• Automatic generation of ETL code. From the release announcement notes this looks like it is pySpark-based code. So the code that I put together for this exercise here, manually (and at times, painfully), could be automagically generated based on source/target and operators required. The announcement notes also specifically mention the inclusion of standard ETL processes such as handling bad data
  • Orchestration and management of ETL jobs. One of my main objections above to taking 'proof of concept' pySpark code and trying to use it in a Production scenario is that you end up with a spaghetti of scripts, which are a nightmare to maintain and support. If Glue lives up to its promises, we'd pretty much get the best of all worlds - a flexible yet robust platform.
Hadoop Ecosystems

A single vendor for your IT platform gives you "one throat to choke" when it comes to support, which is usually a good thing. But if that vendor's platform is closed and proprietary it makes leaving it, or even just making use of alternative tools with it, difficult. One of the evangelical claims made about the new world of open source software is that the proliferation of open standards would spell an end to vendor lockin. I was interested to see during the course of this exercise a few examples where the big vendors subtly pushed you towards their own tool of choice, or away from an alternative.

For example, Amazon EMR makes available Presto as part of the default build, but to run the latest version of Impala you'd have to install it yourself. Whilst it is possible to install it yourself, of course, this added friction makes it less likely that people will. This friction increases when we consider that the software usually needs installing - and configuring - across multiple the nodes of the Hadoop cluster. Given an open field of tools all purporting to do the same or similar things, any impedance to using one over the other will count. The same argument could be made for the CDH distribution, in which Impala is front and center, and deploying Presto or Drill would be a manual exercise. Again, yes, installing it may be relatively trivial - but manual download and deployment across a cluster is never going to win out over a one-click deploying from a centralised management console.

This is a long way from any kind of vendor lockin, but it is worth bearing in mind that walls, albeit thin ones, are being built around these various gardens in the Hadoop ecosystem.

Summary

I hope you've found this series of article useful. You can find a list of them below. In the meantime, please do get in touch if you'd like to find out more about how Rittman Mead can help you on your data and analytics journey!

Categories: BI & Warehousing

Wake Forest Baptist Medical Center Boosts Business Agility with Unified Suite of ERP and HCM Cloud Services from Oracle

Oracle Press Releases - Tue, 2016-12-20 07:00
Press Release
Wake Forest Baptist Medical Center Boosts Business Agility with Unified Suite of ERP and HCM Cloud Services from Oracle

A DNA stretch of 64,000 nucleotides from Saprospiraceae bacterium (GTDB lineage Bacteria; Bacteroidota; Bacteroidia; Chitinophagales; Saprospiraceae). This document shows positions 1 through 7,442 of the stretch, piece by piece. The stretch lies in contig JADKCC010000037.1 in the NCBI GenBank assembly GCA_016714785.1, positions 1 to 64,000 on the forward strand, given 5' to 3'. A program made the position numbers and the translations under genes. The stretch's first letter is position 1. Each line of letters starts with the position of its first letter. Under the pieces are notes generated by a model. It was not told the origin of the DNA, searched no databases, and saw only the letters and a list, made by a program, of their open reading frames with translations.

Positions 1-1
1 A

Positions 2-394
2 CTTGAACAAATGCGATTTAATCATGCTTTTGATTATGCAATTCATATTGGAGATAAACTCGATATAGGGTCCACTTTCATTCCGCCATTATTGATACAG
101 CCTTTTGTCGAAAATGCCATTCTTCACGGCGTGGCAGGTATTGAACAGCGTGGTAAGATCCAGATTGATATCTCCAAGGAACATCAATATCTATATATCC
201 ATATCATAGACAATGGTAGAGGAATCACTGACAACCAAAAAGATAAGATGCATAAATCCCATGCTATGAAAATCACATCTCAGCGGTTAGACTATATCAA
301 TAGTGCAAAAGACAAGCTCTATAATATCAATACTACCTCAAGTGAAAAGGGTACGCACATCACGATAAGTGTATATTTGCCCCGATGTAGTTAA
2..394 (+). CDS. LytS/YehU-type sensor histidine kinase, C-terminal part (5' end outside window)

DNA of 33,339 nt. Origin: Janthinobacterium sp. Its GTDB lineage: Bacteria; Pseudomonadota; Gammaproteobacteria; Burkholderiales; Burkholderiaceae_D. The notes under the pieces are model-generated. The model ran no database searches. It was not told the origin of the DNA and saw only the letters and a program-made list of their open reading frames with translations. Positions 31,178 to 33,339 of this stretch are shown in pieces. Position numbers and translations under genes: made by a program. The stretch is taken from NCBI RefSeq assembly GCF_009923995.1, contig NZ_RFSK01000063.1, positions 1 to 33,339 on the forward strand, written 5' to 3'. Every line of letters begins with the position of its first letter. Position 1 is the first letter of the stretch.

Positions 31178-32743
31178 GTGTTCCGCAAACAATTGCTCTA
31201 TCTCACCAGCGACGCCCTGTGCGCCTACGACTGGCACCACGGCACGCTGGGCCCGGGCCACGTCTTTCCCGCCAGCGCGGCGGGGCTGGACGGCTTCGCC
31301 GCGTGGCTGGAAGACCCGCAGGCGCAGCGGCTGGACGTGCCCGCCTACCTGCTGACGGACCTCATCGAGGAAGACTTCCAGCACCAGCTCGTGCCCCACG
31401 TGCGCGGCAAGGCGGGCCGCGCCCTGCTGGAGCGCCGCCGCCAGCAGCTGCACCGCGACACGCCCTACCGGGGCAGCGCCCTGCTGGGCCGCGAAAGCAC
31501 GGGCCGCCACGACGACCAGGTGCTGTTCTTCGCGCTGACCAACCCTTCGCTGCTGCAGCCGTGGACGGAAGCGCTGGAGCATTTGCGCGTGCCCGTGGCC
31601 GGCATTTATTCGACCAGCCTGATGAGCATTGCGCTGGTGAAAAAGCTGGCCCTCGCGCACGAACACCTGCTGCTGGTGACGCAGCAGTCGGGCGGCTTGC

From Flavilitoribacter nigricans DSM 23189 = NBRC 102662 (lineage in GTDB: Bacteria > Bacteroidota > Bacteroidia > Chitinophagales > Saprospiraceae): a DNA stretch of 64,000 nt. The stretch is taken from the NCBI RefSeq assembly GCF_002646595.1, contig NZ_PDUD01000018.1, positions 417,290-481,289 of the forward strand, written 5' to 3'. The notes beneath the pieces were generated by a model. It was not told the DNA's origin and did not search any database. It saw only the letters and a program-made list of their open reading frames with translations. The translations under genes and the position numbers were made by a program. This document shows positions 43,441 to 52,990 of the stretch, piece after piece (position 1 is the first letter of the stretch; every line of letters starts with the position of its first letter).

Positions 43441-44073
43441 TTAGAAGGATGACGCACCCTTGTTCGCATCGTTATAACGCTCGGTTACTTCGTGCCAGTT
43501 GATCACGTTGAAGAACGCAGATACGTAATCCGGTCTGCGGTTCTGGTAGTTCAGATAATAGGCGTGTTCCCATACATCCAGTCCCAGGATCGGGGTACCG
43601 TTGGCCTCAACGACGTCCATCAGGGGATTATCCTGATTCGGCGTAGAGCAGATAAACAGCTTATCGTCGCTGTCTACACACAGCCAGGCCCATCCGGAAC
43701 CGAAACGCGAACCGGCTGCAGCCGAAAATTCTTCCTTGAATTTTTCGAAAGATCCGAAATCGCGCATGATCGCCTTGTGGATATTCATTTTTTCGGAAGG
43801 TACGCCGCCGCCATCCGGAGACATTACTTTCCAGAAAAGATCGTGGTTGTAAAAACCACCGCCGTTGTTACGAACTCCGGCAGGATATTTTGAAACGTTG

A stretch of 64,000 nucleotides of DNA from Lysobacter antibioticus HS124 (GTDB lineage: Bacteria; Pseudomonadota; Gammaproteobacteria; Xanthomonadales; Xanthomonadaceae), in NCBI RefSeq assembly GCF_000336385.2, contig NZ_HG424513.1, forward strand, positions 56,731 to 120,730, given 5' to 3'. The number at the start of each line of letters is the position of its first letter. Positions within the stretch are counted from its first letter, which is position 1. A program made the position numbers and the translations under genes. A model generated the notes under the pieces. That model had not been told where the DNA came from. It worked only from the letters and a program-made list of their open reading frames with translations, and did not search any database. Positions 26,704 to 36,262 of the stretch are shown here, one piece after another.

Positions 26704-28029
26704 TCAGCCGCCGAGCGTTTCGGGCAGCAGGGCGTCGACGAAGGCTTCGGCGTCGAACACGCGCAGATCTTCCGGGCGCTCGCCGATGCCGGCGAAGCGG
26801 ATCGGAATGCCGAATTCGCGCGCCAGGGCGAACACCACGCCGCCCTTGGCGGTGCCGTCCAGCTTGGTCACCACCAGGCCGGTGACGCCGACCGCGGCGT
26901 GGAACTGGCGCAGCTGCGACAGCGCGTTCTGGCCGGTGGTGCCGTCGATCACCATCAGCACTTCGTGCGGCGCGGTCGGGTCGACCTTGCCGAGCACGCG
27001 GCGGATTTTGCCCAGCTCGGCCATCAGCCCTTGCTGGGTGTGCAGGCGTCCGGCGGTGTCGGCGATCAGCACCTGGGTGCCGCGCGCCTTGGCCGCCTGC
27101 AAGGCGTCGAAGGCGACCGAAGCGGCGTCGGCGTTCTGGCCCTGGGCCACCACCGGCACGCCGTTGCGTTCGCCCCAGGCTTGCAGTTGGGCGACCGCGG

Redwood Shores, Calif.—Dec 20, 2016

Wake Forest Baptist Medical Center, a medical center dedicated to improving health through collaborative innovation in Winston-Salem, North Carolina, has selected Oracle Cloud Applications to optimize the performance of its finance and HR organizations. The move to Oracle Cloud is part of Wake Forest Baptist Medical Center’s larger strategy to transform business practices via modern cloud applications.

With 14,000 employees and annual revenue of approximately $2.4 billion, Wake Forest Baptist Medical Center needed to move its finance and HR systems to the cloud to keep pace in a dynamic healthcare environment. The medical center selected Oracle Enterprise Resource Planning (ERP) Cloud and Oracle Human Management Capital (HCM) Cloud because of Oracle’s expertise in technology and commitment to help organizations implement and fully realize business benefits from the cloud.

“Oracle’s expertise in the cloud was critical for us as we sought to modernize our financial and HR systems and underlying workflow processes. Equipping our workforce with the best technology will enable us to focus more time on serving our patients and communities,” said Chad A. Eckes, executive vice president of corporate services and CFO of Wake Forest Baptist Medical Center. “We believe our investment in Oracle Cloud is the right strategic decision long term, as the architecture of the solution is designed to provide us with the most innovative technology and best practice business processes.”

Wake Forest Baptist Medical Center is among a growing number of customers who have chosen to modernize their back office operations with Oracle ERP and HCM Cloud together. Oracle Cloud’s single data model, common user interface, seamless workflow across business processes, and single access point strengthens security and compliance efforts, while enabling robust reporting and analysis on payroll, employee trends and talent requirements. Wake Forest Baptist Medical Center plans to take advantage of these benefits to further protect patient and employee privacy, while increasing business agility through tighter alignment of talent requirements and investments with strategic growth plans.